I have really come to love the Station model for tween and teen programs. Teens need the flexibility and autonomy when it comes to activity choices. Some teens will appreciate the option to drift from group to group when they start to feel uncomfortable. This was the first in a new Teen Night series I’m running at our library. Every month there will be a video game tournament (projected onto the wall), Minute To Win It challenges, board games, and a crafty DIY station. OH and free pizza. That’s important.
I bought 9 prizes from the Dollar Store and wrapped them up. Teens could win a prize by completing one of the tasks in the posted list. They loved it! Even though the prizes were just Mike & Ikes, gum, glow-sticks, woopie cushion, etc.
Video Game Tournament
This was easy peasy. We hooked up the library’s Xbox One to the projector and threw in NHL 16. Teens could sign up for the tournament on the white board, and were then placed into the bracket. After the bracket was filled out, the tournament ran itself. It got pretty intense. One teen brought his own Wii to run a Smash Bros tournament, and I put the library’s virtual reality headsets out too.
Minute To Win It
I ran two Minute To Win It challenges. Basically, I waited until a few teens started gathering around the Minute to Win It signs I had put on 2 tables, about 40 minutes into the program. They were already full of pizza and feeling comfortable and goofy with each other by that point.
- Put 2 big bowls of Skittles on the table.
- Every competitor gets one small bowl and a plastic spoon.
- Everyone puts the handle of the plastic spoon in their mouths.
- They have one minute to transfer green skittles into their bowl, using only the spoons in their mouths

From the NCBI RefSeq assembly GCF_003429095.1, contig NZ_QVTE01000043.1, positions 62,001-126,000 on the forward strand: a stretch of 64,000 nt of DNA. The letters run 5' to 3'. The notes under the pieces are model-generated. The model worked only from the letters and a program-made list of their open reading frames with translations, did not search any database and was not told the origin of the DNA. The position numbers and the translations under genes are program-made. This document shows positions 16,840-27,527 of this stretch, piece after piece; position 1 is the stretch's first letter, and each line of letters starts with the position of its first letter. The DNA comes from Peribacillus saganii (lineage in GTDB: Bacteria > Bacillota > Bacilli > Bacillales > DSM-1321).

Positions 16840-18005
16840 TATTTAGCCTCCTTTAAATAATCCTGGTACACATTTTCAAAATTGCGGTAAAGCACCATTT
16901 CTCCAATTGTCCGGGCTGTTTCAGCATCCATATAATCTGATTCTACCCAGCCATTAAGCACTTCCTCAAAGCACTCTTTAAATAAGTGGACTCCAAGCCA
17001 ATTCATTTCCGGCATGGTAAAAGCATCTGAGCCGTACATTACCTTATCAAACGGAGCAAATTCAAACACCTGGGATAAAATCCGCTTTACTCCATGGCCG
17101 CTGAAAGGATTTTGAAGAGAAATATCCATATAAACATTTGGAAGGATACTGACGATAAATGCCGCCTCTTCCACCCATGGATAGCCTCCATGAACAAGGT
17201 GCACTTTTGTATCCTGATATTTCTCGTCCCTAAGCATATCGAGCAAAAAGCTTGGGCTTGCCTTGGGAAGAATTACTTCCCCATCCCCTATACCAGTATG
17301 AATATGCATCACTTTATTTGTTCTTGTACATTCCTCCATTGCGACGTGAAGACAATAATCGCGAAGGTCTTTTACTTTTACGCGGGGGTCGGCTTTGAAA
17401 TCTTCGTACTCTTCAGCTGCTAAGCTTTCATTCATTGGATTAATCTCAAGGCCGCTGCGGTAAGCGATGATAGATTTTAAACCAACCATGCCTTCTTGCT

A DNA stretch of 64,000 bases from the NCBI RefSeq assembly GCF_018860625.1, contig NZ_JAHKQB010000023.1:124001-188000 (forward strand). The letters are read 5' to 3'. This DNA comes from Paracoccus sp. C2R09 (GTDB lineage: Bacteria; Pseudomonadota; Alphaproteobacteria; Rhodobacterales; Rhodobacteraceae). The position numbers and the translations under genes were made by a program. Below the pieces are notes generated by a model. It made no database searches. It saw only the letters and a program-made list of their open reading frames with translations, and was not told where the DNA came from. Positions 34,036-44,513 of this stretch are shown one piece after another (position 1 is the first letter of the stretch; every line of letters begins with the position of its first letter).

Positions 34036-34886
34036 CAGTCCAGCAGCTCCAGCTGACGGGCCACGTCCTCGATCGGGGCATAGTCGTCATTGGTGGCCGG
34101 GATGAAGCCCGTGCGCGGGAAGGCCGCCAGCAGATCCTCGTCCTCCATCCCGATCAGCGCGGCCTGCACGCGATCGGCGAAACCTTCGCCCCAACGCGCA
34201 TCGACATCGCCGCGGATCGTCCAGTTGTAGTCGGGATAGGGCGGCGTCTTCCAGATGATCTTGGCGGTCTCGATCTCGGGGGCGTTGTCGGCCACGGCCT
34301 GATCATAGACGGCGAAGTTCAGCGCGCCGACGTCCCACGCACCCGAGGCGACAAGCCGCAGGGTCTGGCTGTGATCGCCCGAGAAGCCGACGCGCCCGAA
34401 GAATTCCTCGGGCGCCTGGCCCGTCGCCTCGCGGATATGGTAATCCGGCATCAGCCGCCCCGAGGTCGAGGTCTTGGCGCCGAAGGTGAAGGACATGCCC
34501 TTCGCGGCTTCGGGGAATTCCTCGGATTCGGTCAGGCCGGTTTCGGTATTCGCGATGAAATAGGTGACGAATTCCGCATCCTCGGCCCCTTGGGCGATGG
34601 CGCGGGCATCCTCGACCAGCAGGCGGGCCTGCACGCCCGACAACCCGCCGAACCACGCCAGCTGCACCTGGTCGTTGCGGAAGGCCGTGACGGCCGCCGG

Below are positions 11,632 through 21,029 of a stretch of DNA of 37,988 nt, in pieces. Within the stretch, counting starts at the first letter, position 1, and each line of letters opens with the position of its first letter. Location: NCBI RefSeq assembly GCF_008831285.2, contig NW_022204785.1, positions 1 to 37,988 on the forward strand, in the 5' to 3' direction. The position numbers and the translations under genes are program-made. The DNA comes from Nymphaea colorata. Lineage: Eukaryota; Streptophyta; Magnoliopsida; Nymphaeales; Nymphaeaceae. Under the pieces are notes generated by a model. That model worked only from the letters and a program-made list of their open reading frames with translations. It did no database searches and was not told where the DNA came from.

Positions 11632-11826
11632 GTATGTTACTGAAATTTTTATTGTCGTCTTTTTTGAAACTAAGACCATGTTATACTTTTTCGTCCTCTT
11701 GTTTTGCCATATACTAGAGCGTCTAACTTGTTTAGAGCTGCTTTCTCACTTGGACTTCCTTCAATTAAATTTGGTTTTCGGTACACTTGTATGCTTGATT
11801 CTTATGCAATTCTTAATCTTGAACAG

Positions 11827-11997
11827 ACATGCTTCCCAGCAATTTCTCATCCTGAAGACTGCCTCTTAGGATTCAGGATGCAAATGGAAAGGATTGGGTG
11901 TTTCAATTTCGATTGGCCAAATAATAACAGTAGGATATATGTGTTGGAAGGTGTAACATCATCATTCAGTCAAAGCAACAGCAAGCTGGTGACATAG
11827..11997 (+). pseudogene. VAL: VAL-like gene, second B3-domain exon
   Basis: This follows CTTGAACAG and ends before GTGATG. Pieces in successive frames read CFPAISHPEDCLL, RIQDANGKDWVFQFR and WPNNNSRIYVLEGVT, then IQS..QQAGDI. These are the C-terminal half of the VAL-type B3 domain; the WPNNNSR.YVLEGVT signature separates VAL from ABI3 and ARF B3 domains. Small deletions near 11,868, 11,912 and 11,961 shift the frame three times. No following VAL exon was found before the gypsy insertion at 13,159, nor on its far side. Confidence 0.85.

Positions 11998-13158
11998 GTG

- They get one point for every green skittle, and negative 1 point for every other skittle
- Everyone starts with a cookie on their forehead
- They have one minute to inch the cookie down their face and into their mouths
- If the cookie falls off, they’re out
- I ran this as a multiple round tournament, until only one cookie face master was left
I purchased Exploding Kittens, Codenames, Adventure Time Munchkin, Settlers of Catan, and Anomia for library programs. Other games I’d like to add are Ticket To Ride and Telestrations (although I often just play Telephone Pictionary using paper and markers, which is just as fun). These are all relatively easy to learn games with some teen appeal, but Exploding Kittens was by far the most popular game at this event.
This was a fun one! None of the teens had seen this craft before, and some assumed it was a “new thing.” At the beginning one boy hesitantly asked “So…are these here in case little kids come?” I said, “Nope! They’re here in case anyone here wants to try them. They’re kinda cool.” And he sat down right away and spent half an hour making a creation. I found it helped to have printed photos of perler patterns and finished creations. I left the iron off until the end, and ironed them all at once. Five teens made Perler creations – one girl and four boys.
All in all it was a fun night! I had 11 teens – mostly high school boys, and am hoping for more next month for the Anti- Valentines Party!